“Sticks and stones may break my bones, but words can never hurt me.”
I don’t know whether my mother taught it to me or whether I learned it from some of the neighborhood kids, but this proverbial saying was my childhood go-to position whenever someone said something mean to me. Repeating these words brought me some kind of immediate comfort, but it didn’t erase the words from my memory or the their scars from my inner soul. It took years for me to realize this fully, but the proverb is a lie. Negative words do hurt us, and the hurt can stay with us throughout our lives.
One of our Biblical proverbs tells the truth about words:
“The tongue can speak words that bring life or death. Those who love to talk must be ready to accept what it brings.” (Proverbs 18:21, English Revised Version)
This tells me that every time I open my mouth to speak to another person, I have the power to bring more life to her/him or more death. This is a great responsibility.
When little Johnny puts on the baseball mitt he got for Christmas and throws a ball to his father, dad’s first words may shape his life. If he looks disappointed and says, “Is that the best you’ve got?” he may set the course for Johnny to doubt his athletic abilities from then on. But if he says, “Great throw; what an arm,” he may be planting the seed for a professional pitching career with the Dodgers.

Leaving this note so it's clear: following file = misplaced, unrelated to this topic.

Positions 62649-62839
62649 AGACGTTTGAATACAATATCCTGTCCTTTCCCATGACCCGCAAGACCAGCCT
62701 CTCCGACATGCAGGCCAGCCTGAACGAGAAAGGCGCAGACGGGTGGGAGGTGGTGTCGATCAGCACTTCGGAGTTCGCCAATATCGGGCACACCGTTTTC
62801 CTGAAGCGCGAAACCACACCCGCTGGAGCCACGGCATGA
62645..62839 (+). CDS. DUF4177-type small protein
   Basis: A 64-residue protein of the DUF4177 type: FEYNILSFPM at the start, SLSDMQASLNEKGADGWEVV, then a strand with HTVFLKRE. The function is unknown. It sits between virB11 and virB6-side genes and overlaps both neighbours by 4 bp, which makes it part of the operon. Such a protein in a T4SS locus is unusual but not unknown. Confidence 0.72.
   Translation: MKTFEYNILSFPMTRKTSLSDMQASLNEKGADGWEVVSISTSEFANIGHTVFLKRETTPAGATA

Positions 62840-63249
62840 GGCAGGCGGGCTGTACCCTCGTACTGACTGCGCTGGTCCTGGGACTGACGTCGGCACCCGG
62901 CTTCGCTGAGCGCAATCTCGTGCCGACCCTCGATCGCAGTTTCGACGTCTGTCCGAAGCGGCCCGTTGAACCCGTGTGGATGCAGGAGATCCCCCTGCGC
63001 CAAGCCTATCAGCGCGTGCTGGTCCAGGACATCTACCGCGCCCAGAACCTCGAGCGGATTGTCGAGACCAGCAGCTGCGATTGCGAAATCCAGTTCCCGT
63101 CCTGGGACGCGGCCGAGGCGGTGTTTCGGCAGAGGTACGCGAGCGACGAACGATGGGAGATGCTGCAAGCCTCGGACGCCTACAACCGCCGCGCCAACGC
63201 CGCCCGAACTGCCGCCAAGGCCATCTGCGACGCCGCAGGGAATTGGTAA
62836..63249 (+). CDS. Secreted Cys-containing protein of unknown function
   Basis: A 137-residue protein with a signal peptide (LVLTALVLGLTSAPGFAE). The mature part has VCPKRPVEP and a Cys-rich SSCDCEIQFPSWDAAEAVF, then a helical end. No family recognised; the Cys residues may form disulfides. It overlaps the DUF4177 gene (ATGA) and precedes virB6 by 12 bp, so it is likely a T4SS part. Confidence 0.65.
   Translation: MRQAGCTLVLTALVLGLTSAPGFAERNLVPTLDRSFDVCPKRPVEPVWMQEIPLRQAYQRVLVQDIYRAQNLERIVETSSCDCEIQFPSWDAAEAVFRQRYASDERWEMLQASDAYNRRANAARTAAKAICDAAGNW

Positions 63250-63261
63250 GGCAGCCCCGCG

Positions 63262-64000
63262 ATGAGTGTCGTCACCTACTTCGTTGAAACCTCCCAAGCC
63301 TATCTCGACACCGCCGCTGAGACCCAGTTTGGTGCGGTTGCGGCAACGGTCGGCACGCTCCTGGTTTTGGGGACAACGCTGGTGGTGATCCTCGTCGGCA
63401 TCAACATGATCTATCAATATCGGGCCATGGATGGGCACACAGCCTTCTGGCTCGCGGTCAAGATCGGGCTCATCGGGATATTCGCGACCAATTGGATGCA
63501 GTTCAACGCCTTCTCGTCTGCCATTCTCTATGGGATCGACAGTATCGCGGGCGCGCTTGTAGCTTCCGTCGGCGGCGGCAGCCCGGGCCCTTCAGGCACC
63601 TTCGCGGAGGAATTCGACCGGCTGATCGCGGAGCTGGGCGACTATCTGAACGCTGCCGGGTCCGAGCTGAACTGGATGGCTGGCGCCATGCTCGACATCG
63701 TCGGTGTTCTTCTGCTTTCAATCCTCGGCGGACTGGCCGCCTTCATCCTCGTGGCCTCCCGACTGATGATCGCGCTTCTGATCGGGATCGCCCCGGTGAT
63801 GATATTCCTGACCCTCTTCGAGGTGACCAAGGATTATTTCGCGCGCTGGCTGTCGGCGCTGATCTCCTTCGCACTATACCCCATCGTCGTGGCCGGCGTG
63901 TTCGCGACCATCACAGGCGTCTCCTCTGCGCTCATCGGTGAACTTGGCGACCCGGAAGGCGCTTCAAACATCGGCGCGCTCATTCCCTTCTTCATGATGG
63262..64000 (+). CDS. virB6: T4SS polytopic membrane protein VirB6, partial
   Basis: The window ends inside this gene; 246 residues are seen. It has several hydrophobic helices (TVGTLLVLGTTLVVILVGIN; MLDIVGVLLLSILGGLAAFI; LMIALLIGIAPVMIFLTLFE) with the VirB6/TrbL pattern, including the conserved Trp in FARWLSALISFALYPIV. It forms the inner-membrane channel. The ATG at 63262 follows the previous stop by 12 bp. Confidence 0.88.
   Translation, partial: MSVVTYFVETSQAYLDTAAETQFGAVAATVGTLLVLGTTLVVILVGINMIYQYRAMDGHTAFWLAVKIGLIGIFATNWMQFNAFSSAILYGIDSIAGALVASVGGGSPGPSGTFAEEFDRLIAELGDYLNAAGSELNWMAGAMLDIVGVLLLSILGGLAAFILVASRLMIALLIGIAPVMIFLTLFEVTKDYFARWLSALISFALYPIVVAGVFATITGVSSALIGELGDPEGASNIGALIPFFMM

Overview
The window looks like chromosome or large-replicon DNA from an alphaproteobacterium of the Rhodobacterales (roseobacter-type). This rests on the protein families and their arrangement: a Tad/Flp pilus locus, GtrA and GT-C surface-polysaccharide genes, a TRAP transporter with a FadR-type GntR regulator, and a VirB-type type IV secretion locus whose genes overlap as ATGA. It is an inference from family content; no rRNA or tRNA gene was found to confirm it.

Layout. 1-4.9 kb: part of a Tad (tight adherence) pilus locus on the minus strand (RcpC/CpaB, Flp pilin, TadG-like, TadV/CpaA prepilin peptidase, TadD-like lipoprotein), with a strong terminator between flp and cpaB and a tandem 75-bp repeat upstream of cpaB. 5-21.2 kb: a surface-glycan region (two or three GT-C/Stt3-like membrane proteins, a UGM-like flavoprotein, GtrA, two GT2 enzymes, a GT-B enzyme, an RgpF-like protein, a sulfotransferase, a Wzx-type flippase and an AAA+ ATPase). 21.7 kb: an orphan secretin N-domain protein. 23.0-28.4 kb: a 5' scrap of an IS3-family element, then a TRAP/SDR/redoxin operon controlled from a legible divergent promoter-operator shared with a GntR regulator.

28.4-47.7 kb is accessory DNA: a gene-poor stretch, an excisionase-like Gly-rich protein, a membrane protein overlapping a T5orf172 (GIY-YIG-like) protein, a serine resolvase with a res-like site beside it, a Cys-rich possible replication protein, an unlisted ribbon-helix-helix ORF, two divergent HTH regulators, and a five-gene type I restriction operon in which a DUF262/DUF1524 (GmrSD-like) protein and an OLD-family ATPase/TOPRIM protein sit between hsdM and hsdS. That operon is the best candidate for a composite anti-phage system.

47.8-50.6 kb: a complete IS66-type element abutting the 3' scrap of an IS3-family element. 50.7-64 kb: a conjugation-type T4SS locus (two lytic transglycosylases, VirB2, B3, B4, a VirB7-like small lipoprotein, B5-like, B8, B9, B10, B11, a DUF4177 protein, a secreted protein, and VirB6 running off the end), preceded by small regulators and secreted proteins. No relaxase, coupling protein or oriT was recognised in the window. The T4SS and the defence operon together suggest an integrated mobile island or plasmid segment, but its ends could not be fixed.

One year when I was in college, Chuck, Bill and I kind of hung out together. During some light-hearted teasing, Chuck pointed out that Bill’s nose was too big for his face. From then on, he stopped calling him Bill and addressed him as “Nose.” Now, Chuck was on the heavy side, and Bill noticed that his ankles were, by contrast, rather slim and ladylike. Chuck’s name soon became “Ankles.” I thought all of this was kind of funny, until the two of them started looking me over. Finally they settled on this: my browline protrudes the way we see on skulls of cro magnon pre-humans, so my name became “Crow.”
This didn’t last very long, because none of us cared much for our new names. Each of us began to sense how the others felt when we used the unkind nicknames through the twinge of pain we experienced when we heard our own. It seems kind of silly, but I still find myself noticing my cro-magnon-ish brows when I look in a mirror. I’ve been hit by sticks and stones, but those hurts go away pretty quickly. Hurts from words tend to stay with us a lot longer.
Another Biblical proverb expresses the flip side:
“Pleasant words are like a honeycomb, sweetness to the soul and health to the body.” (Proverbs 16:24)
Just as there is power in negative words, positive words can have an unbelievable effect in building up a person’s sense of self-worth and personal destiny. Think of the formative words of Jesus to Peter, one of his fumbling, floundering disciples:
“You are Peter, and on this rock I will build my church.” (Matthew 16:18)
Through these words, Jesus transformed a person who had betrayed him a few weeks before into a key leader who would take his church through the horrible persecutions of its early years. I’m glad Jesus didn’t say to Peter, “You loser; can’t you ever do anything right?”.
— Pastor George Van Alstine